Posted on August 21, 2016, by Travis Pulver

The idea is ludicrous. It is stupid, ridiculous, idiotic, and simply no way that Tony Romo will ever be pulled for anyone. The presumptive replacement could be the embodiment of all that was great about Joe Montana, Roger Staubach, Bart Starr, and Dan Marino in one, but if Tony Romo were to be benched for him—it wouldn’t matter. The fans would revolt.

Dallas fans love their superstars and don’t like seeing them disrespected. They would not be happy if he left the game for any reason other than retirement or an injury. But…Dak Prescott has looked pretty good, and if there is anything people love more than a superstar it is a younger, newer superstar on the rise.

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After a solid showing in the preseason opener against the Los Angeles Rams, Prescott appears to be just that. Fans eagerly awaited the team’s second preseason contest against the Miami Dolphins Friday night to see if he could do it again–and he did.

Prescott went 12-15 for 199 yards, 28 yards on the ground, and four touchdowns (two passing, two rushing) in a 41-14 win. So far he has a perfect passer rating in two games and more touchdowns (6) to his name than incompletions (5).

It is easy for the stats to look good in a preseason game, but what fans can take from his play is the poise, calm, and efficiency in which he ran the offense. It is not unusual for a player to go from the college game to pro and need time to adjust. Rookies are often overwhelmed, but Prescott appears to be handling the transition just fine. His performance has allowed Jerry Jones to say with confidence that the team does not need to bring in a veteran quarterback to back Romo up. He has made such statements in the past, this time—with how Prescott has played–he can be believed (NFL).

Whenever a situation like this develops—old veteran, talented rookie—there is one question that comes up over and over again: When do you say enough is enough with the old guy and give the offense over to the future of the team? Do you wait for the old guy to fail and for the team to lose?

Romo has had many moments where he was as much the problem as he was the solution. He has had fewer such moments in recent years, but now he has become injury prone. Should his skills diminish or injury issues persist, is there a scenario where he could be benched for Prescott?

Not likely—and not just because of his game or Prescott’s, but because of the business side of the game. Romo’s dead cap number is $31.9 million this season, goes down to $19.6 million next year, and falls to $8.9 and $3.2 million in the final two years of his contract (Sportrac).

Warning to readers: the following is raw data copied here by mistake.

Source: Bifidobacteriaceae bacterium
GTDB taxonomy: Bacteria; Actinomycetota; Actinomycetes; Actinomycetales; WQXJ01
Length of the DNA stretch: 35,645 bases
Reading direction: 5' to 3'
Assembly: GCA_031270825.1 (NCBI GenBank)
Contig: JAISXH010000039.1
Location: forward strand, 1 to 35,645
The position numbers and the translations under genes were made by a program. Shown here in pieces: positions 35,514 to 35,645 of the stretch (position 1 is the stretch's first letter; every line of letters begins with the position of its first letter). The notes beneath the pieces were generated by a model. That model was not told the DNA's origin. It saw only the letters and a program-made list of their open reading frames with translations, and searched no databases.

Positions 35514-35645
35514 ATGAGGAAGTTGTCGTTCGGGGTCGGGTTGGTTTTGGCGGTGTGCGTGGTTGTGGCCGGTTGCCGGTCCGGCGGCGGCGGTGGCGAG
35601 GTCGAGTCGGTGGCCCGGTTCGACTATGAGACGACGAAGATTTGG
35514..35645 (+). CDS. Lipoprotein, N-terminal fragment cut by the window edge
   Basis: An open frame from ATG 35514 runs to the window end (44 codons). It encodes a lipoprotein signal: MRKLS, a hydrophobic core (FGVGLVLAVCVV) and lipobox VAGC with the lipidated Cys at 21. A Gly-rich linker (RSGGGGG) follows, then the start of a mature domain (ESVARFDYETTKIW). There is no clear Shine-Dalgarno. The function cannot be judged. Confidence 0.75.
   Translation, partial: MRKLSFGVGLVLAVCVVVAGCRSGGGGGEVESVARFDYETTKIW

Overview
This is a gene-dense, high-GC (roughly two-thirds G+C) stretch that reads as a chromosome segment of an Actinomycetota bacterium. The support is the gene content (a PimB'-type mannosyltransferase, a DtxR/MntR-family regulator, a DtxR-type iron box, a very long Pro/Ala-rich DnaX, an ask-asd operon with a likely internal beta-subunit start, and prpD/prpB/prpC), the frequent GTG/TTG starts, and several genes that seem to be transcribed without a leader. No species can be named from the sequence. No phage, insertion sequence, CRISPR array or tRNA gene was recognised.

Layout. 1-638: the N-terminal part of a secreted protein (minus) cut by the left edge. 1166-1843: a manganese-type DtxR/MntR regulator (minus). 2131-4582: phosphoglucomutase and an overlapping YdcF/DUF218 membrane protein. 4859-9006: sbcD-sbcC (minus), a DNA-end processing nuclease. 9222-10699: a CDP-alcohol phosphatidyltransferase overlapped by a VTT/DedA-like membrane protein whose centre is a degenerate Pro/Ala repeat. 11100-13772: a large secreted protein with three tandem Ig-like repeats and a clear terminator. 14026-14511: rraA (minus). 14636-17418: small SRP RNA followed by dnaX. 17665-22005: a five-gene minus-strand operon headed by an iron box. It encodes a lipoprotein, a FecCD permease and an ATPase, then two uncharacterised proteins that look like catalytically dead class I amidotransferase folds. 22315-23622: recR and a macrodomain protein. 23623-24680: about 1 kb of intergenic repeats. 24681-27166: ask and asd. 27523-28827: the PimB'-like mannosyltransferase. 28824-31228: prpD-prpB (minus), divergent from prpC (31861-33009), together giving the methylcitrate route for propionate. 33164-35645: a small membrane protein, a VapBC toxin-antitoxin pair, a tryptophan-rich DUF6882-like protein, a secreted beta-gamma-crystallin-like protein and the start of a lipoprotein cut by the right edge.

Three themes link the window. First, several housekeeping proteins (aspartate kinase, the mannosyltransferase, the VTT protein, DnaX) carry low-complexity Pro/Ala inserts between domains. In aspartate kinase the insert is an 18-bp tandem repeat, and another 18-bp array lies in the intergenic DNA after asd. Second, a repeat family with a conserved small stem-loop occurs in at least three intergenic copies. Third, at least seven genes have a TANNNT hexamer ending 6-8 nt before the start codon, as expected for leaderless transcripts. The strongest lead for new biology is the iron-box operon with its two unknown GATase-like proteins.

Jerry Jones wants to be considered a great football mind, but he is a great business mind. There is no way he gives anyone that kind of money without getting something of value in return. As long as he thinks Romo is great, he can justify paying Romo’s massive salary.

Team officials have expressed concern over the possibility of losing a generation of fans since it has been so long since the Cowboys have won the Super Bowl or even been a serious contender to make it to the big game.

What if the interception-prone, anti-clutch version of Romo appears again? Winning trumps all and if Romo is the direct cause of too many lost games an argument could be made for Prescott—if the team really believes he can lead the team to victory where Romo has failed, that is.

When engaging in this kind of speculation, it is important to keep things in perspective. Prescott is a rookie and has only played in two preseason games against defenses with potential, but who didn’t play all of their best players. Yes, he has looked great, but he has yet to see real NFL-caliber competition.

He may next week when the Cowboys take on the Seattle Seahawks, but the third preseason game is also considered the “dress rehearsal” for the regular season. Will the Cowboys want Tony Romo to get the reps or will they protect him and let Prescott get some much-needed experience against a quality team (assuming Seattle plays its better defenders)?

Doing so would certainly put into perspective just where his game is. He certainly has plenty of room to grow, but if he were needed in a real game, it wouldn’t hurt to have a better idea of just where his readiness is.

As for Romo’s job—it would take a collapse of monumental proportions for him to be sat for anyone. He has played too well for too long for anything short of a breakdown like the one the running back had in the 1991 movie The Last Boy Scout had for Romo to ever be replaced.

So, Cowboys fans–enjoy what Tony Romo brings to the present with the peace of mind that comes with knowing the future will be in good hands.

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